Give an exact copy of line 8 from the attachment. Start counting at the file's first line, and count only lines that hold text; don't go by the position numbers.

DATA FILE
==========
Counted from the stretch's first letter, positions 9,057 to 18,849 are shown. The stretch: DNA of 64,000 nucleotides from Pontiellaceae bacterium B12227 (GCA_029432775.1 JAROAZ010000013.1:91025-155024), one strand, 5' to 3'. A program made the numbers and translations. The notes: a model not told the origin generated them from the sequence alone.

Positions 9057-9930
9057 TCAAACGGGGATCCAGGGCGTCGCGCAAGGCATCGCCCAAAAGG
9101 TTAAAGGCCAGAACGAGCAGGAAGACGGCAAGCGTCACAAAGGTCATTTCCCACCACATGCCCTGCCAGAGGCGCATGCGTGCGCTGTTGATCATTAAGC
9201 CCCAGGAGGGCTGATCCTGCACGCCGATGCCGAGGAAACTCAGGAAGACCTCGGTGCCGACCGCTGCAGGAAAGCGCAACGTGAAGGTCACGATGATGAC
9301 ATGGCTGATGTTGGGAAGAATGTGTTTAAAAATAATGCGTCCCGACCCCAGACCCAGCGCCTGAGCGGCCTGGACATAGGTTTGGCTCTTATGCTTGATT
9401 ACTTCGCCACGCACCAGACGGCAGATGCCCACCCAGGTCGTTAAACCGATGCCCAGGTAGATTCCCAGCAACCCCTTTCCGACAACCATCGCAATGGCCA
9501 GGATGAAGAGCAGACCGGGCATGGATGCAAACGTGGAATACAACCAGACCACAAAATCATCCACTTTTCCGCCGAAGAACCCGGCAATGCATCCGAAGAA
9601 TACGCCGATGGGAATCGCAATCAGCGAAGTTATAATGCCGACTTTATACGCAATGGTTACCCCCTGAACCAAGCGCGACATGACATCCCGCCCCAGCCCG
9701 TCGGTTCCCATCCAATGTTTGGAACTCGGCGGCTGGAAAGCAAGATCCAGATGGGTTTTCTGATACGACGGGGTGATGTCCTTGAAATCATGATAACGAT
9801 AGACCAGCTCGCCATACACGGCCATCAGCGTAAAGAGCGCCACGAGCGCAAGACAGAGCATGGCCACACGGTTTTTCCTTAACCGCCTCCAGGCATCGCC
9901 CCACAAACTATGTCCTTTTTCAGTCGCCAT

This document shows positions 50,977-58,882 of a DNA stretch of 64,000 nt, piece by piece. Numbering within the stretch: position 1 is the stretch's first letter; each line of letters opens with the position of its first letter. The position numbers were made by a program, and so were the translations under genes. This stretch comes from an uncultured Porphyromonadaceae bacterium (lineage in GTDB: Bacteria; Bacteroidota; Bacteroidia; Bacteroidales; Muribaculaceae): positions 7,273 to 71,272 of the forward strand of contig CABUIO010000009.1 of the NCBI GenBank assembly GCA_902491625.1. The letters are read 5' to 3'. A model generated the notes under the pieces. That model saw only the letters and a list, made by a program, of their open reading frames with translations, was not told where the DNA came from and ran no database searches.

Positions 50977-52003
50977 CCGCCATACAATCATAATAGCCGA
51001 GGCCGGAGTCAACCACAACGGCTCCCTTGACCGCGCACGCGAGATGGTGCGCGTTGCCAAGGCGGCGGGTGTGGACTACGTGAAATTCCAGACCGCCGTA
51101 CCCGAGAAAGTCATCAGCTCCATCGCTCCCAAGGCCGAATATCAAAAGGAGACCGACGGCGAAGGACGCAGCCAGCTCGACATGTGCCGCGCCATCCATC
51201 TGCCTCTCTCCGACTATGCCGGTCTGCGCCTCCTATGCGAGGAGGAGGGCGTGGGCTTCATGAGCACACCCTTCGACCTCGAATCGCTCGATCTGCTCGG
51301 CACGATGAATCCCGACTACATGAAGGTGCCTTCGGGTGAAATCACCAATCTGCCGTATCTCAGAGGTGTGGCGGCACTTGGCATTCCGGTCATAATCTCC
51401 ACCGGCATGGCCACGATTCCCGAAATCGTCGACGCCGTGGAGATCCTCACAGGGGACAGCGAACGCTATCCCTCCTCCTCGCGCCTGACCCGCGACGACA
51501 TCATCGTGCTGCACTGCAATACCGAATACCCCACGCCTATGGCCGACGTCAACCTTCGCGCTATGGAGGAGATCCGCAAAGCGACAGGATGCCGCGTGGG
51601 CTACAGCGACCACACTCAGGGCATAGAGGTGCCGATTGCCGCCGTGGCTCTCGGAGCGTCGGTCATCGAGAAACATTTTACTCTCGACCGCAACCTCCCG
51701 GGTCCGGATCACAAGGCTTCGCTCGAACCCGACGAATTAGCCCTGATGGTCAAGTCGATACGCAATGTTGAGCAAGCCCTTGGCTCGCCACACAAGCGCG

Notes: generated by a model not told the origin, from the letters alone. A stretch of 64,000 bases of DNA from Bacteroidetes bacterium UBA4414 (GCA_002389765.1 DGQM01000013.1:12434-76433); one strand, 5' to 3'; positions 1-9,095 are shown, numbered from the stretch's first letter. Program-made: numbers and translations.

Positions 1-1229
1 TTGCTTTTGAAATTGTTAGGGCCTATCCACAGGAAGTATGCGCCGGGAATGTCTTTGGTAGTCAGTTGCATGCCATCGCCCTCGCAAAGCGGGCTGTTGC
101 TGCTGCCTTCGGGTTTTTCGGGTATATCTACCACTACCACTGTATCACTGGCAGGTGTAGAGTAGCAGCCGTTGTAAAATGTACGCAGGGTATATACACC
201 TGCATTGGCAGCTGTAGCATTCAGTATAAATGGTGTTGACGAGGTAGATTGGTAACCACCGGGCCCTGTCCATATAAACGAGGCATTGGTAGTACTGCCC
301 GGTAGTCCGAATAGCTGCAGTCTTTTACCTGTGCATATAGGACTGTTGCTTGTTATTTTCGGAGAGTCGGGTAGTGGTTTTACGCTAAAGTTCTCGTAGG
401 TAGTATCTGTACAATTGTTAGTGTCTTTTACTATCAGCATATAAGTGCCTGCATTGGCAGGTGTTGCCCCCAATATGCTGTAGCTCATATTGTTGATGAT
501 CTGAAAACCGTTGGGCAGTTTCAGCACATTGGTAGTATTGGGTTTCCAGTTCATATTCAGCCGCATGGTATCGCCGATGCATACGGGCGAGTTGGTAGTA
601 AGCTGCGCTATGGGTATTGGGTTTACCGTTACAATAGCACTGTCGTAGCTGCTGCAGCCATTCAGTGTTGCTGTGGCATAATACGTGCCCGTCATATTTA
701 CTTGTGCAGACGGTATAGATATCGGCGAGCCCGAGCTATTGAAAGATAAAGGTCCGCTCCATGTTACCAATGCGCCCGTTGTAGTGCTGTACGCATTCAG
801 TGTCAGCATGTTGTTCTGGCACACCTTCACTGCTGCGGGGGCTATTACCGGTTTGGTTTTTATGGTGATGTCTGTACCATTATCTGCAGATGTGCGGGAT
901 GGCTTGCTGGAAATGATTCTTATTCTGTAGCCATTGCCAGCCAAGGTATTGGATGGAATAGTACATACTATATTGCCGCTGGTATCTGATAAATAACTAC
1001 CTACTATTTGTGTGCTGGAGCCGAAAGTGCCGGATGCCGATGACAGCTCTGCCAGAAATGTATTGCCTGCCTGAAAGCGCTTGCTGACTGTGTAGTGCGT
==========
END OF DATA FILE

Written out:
9501 GGATGAAGAGCAGACCGGGCATGGATGCAAACGTGGAATACAACCAGACCACAAAATCATCCACTTTTCCGCCGAAGAACCCGGCAATGCATCCGAAGAA